In the particular embodiment described, the plug and adjuster shaft 1 are in permanent driving engagement and rotate together during normal operation of the adjuster
mechanism. When it is desired to wind back the adjuster mechanism in order to de-adjust it, the spanner is applied to the hexagonal formation 5A and the plug 5, together with the shaft 1, are rotated in the de-adjust direction. The material of the plug is chosen so that, for a particular size of hexagon, the plastic will deform at a predetermined torque, selected to be less than that which may result in jamming of the adjuster mechanism, causing the spanner to slip and thereby preventing continued rotation of the adjuster shaft. This process will have rendered the plug unserviceable, necessitating its removal from the housing, together with its seal 7, a new plug and seal being installed as part of the sepyicing procedure. It will be seen that the use of the plug in the aforesaid manner avoids overloading and jamming of adjuster mechanism components so that the adjuster mechanism remains intact and does not necessarily require dismantling and rebuilding as part of a servicing procedure.
in the-alternative embodiment illustrated in Figure 3, the square formation 3 of the adjuster shaft 1 is replaced with a cylindrical end portion 14 having a splined external surface 15 engaged with internal splines 16A formed in the plug 5. In this arrangement, resilient legs 16 at the lower end of the plug have in-turned portions 17 engaged within a groove 18 of the adjuster shaft below the formation 15. Upon the occurrence of excessive torque during a de-adjust operation, the force applied via the splines to the legs 16 causes the latter to flex outwardly and prevent drive from the plug 5 being applied to the shaft 1.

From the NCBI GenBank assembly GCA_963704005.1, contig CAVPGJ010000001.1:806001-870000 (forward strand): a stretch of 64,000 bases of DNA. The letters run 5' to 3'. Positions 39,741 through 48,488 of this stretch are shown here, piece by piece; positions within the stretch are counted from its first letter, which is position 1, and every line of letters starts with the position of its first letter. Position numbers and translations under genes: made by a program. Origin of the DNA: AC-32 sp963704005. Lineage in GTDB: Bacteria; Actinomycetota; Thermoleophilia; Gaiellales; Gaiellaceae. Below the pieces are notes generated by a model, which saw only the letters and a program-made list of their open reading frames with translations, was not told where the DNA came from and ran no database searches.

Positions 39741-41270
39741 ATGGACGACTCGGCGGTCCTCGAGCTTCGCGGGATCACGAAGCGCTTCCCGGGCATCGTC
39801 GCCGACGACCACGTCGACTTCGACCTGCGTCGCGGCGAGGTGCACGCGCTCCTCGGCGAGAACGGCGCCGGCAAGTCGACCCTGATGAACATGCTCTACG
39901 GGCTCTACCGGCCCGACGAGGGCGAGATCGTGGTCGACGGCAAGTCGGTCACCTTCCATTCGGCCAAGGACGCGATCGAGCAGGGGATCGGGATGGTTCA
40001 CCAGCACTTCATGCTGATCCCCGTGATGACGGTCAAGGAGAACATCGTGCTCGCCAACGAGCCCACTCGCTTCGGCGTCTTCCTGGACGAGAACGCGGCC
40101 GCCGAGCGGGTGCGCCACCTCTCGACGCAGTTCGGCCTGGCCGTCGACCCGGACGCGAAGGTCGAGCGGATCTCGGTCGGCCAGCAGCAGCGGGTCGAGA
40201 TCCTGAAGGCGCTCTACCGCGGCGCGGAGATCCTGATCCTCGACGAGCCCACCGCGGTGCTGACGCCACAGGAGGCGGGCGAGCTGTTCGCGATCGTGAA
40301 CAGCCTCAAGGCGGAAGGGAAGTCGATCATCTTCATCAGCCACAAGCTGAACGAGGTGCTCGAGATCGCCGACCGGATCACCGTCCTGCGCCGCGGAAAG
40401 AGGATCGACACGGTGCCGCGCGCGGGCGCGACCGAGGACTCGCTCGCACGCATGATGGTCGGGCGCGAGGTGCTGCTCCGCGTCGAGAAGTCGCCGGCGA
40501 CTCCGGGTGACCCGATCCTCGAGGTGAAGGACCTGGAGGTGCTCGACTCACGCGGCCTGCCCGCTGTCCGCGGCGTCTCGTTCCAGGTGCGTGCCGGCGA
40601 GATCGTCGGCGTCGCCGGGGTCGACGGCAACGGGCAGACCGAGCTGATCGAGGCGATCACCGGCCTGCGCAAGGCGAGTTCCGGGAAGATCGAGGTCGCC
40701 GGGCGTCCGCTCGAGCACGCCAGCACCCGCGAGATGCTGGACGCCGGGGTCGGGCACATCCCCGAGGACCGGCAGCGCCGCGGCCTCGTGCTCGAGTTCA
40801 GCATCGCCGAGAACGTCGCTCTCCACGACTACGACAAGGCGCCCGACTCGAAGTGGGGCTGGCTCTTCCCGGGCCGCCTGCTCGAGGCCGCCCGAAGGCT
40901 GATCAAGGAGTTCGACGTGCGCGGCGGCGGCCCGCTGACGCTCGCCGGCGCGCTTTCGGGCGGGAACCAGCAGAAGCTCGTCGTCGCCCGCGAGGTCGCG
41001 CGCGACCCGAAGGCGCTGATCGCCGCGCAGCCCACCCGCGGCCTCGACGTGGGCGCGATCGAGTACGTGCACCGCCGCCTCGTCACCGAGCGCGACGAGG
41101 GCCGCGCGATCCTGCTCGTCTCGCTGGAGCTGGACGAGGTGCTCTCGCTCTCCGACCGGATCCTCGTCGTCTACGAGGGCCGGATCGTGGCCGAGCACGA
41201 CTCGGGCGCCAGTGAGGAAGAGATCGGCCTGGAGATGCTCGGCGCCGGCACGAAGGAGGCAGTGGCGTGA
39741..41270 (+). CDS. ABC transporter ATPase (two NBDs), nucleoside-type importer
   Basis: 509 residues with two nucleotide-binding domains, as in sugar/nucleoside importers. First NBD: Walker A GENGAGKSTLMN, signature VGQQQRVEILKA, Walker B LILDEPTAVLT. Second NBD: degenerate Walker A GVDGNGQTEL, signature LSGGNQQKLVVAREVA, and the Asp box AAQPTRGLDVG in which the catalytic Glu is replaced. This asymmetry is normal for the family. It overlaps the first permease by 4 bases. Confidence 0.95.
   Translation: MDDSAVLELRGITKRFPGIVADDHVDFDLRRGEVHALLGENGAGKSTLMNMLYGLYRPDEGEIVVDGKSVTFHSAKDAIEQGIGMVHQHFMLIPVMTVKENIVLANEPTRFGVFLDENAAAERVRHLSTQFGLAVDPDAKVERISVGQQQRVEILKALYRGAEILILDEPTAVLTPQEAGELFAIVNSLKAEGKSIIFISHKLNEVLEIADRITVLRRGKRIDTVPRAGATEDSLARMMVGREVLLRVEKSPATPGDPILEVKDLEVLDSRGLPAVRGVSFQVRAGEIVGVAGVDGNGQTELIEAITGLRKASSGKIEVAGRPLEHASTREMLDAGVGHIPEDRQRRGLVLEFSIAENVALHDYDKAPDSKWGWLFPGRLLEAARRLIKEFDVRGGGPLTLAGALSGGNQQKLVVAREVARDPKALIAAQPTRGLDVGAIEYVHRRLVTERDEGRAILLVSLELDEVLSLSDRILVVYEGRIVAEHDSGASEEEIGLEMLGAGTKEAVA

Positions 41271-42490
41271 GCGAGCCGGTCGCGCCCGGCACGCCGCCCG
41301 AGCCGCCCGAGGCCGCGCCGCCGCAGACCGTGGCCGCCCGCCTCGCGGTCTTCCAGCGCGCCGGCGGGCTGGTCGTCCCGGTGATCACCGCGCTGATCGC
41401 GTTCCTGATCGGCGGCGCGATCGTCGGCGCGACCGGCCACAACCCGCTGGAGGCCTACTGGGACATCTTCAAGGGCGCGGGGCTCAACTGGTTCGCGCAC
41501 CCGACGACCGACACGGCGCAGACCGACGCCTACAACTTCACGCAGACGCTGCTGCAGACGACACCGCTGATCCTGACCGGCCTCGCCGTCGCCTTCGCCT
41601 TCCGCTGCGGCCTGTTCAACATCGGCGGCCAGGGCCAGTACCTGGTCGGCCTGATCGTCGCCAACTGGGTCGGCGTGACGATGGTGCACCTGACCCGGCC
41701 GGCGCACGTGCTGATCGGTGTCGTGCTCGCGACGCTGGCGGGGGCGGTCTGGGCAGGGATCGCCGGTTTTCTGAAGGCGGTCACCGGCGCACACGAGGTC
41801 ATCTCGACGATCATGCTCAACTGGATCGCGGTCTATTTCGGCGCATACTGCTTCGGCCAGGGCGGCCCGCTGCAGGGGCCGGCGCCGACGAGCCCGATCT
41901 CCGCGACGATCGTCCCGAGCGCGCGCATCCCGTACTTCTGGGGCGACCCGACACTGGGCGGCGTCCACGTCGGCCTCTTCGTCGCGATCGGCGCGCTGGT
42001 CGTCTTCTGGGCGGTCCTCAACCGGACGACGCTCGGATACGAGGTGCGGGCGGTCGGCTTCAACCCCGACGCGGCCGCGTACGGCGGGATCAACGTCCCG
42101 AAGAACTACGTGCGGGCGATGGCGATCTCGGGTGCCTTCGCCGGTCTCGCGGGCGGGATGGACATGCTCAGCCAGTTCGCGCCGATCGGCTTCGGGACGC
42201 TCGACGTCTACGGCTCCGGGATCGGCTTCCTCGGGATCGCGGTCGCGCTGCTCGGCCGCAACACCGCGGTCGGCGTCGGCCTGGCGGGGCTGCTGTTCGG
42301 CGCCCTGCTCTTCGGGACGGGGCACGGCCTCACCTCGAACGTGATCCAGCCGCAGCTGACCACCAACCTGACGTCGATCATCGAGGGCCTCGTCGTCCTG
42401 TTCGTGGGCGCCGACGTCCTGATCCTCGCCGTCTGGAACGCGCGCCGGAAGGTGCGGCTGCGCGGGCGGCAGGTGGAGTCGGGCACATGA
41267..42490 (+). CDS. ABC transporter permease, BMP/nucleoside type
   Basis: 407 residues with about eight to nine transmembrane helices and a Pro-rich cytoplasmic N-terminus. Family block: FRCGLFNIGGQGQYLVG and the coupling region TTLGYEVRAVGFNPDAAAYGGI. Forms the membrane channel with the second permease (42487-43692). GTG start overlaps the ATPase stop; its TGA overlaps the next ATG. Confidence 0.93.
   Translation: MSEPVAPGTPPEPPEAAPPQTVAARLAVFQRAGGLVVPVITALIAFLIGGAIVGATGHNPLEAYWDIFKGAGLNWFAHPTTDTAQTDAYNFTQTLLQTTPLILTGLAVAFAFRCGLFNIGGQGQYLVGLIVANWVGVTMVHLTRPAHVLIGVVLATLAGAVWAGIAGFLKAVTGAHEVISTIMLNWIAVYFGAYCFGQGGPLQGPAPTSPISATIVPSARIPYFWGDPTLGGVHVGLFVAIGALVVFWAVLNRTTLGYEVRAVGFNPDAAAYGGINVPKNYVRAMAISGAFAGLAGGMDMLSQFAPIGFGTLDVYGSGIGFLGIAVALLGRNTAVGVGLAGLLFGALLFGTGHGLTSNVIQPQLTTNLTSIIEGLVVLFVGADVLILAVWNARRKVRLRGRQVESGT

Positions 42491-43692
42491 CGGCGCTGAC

Figure 4 illustrates another alternative embodiment in which the arrangement of the shaft 1 is similar to that illustrated in Figure 1 in that it carries a square section drive formation 3 at its upper end for engagement with a complementary recess 3A in the plug 5. The remaining details of the plug 5 are also similar to that of Figure 1. The principal difference as compared with the Figure 1 arrangement is that the housing 2 is formed with opposed internal shoulders 2A, 2B and the plug 5 is urged upwardly by a spring 20 to a position governed by abutment of the legs 16 of the plug against the shoulder 2A, the spring acting between the legs and the shoulder 2B. In its illustrated position, the plug 5 is disengaged from the adjuster shaft 1 which can therefore rotate freely independently of the plug when operational. When a brake de-adjustment operation is required, the plug 5 is depressed inwardly against the action of the spring 20 to
engage the recess 3A with the adjuster shaft formation 3, enabling the adjuster mechanism to be wound back by application of a spanner to the projecting portion of the plug 5 until the hexagonal formation deforms, at a predetermined torque, to preclude further de-adjustment, as previously.